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    Tax Deduction for Gluten-Free Foods as a Medical Expense for Diagnosed Celiacs Only

    Scott Adams

    The following guidelines were received from the Oct. 1993 CSA/USA National Conference in Buffalo, NY:

    1) You can claim only the EXTRA COST of the gluten-free product over what you would pay for the similar item at a grocery store. For example, if wheat flour costs $0.89 per 5 lbs. and rice flour is $3.25 per 5 lbs., the DIFFERENCE of $2.36 is tax deductible. You may also claim mileage expense for the extra trip to the health food store and postal costs on gluten-free products ordered by mail.

    2) The cost of xanthan gum (methylcellulose, etc.) used in gluten-free home baked goods is completely different than anything used in an ordinary recipe, so in the opinion of the IRS, the total cost of this item can be claimed.

    3) Save all cash register tapes, receipts, and canceled checks to substantiate your gluten-free purchases. You will need to prepare a list of grocery store prices to arrive at the differences in costs. You need not submit it with your return, but do retain it.

    4) Attach a letter from your doctor to your tax return. This letter should state that you have Celiac Sprue disease and must adhere to a total gluten-free diet for life.

    5) Under MEDICAL DEDUCTIONS list as Extra cost of a gluten-free diet the total amount of your extra expenses. You do not need to itemize these expenses.

    Suggestions:

    1) You may want to write the Citations (as given below) on your tax return. Always keep a copy of your doctors letter for your own records.

    2) Your IRS office may refer you to Publication 17 and tell you these deductions are not permissible. IRS representatives have ruled otherwise and this is applicable throughout the US Refer them to the following Citations:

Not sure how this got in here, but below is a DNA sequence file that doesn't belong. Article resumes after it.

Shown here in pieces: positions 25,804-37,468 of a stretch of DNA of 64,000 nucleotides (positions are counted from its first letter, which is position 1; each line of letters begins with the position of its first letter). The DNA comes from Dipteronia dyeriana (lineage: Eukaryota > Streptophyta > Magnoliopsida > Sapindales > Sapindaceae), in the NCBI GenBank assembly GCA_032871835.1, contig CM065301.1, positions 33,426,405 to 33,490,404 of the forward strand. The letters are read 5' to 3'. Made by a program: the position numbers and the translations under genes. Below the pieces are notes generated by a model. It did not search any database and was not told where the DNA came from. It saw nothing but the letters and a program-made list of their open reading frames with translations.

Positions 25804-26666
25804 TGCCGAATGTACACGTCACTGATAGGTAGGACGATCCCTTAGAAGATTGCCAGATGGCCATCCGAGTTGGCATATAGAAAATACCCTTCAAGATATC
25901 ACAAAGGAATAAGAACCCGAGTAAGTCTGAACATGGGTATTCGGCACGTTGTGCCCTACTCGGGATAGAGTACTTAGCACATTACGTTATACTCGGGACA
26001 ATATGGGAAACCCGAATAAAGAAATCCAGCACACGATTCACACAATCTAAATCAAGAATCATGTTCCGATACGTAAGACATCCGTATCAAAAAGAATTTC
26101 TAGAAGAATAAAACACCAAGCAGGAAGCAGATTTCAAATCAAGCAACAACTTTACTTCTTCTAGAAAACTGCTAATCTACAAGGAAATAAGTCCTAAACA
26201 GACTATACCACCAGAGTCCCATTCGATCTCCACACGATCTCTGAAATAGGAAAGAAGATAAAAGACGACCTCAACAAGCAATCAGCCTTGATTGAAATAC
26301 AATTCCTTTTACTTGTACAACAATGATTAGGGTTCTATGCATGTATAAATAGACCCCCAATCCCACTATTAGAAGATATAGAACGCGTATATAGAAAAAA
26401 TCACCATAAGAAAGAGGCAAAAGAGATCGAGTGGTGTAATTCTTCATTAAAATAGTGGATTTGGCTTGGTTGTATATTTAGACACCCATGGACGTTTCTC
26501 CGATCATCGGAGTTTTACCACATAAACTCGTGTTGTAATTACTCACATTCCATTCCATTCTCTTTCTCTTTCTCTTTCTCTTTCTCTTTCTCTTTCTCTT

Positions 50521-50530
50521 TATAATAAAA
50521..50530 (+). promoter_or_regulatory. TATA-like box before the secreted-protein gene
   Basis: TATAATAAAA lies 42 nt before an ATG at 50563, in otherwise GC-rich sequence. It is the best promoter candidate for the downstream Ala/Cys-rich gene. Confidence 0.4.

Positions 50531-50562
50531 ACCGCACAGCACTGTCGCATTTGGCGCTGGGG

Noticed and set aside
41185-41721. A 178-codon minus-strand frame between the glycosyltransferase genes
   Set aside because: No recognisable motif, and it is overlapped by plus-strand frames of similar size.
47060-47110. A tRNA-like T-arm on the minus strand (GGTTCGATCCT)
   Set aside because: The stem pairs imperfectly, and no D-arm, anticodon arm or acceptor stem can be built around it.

• Revenue Ruling 55-261
    • Cohen 38 TC 387
    • Revenue Ruling 76-80, 67 TC 481
    • Flemming TC MEMO 1980 583
    • Van Kalb TC MEMO 1978 366
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    Guest Nancy Bond

    Posted

    My sister said I could, then when I asked my tax preparer she said no. I'm back to saving my receipts.Thank you, and I have to thank the saleslady for telling me about your website.

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    Guest Chester Ayres

    Posted

    I'm not only intolerant to gluten but also to dairy, soy and now I think cinnamon, so I have to really watch what I eat. My job keeps me on the road over 225 days a year.

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    Guest a. anderson

    Posted

    I have just been diagnosed with this and find your web sites very knowledgeable.

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    Guest suzanne evans

    Posted

    I'm glad to see we can claim this food. It's not cheap. I only hope I can do it in my next taxes. I spend a lot on food and also I have Type 1 diabetes. It would help me a very much.

    Thank you

    Suzanne

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    I'm new to the celiac diet. I went shopping for Gluten Free food today and was shocked by the high prices of everything. Glad to hear you can take a tax deduction, but you can only claim medical expenses if they are 5% of your salary for the year.

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    Guest Peggy Bare

    Posted

    Thank You so much for putting this tax deduction info out here on your site. I have had Celiac for 2 yrs now and did not know this. Sometimes I don't purchase the foods I need because of the price. Now I will purchase the foods I need thanks to your article. I love your website.

    God Bless You,

    Peggy

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    Guest Miss New

    Posted

    Does anyone know if this is truly possible? I visited the irs.gov website, and could not find anything to confirm the above. This would be great.

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    Guest miserere nobis

    Posted

    I believe this is in reference to the use of an HSA or FSA account. Here is a link to the IRS website explaining Qualified Medical Expenses.

     

    http://www.irs.gov/publications/p502/ar02.html#en_US_publink100014757

     

    Which states:

    'You can deduct only the amount of your medical and dental expenses that is more than 7.5% of your adjusted gross income (Form 1040, line 38). '

     

    However with an HSA account you can debit anything that is labeled as a Qualified Medical Expense.

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    Guest Melisa Murray

    Posted

    Thank you so much for information that even at a recent training I attended the presenter did not know the answer to the tax questions.

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